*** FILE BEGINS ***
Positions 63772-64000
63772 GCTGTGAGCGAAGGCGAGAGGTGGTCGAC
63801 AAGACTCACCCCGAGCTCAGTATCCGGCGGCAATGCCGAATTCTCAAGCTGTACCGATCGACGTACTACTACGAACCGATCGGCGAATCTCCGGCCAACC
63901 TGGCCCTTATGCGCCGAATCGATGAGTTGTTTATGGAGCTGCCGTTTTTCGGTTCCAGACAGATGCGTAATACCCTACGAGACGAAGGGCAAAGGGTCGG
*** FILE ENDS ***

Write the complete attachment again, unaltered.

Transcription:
Positions 63772-64000
63772 GCTGTGAGCGAAGGCGAGAGGTGGTCGAC
63801 AAGACTCACCCCGAGCTCAGTATCCGGCGGCAATGCCGAATTCTCAAGCTGTACCGATCGACGTACTACTACGAACCGATCGGCGAATCTCCGGCCAACC
63901 TGGCCCTTATGCGCCGAATCGATGAGTTGTTTATGGAGCTGCCGTTTTTCGGTTCCAGACAGATGCGTAATACCCTACGAGACGAAGGGCAAAGGGTCGG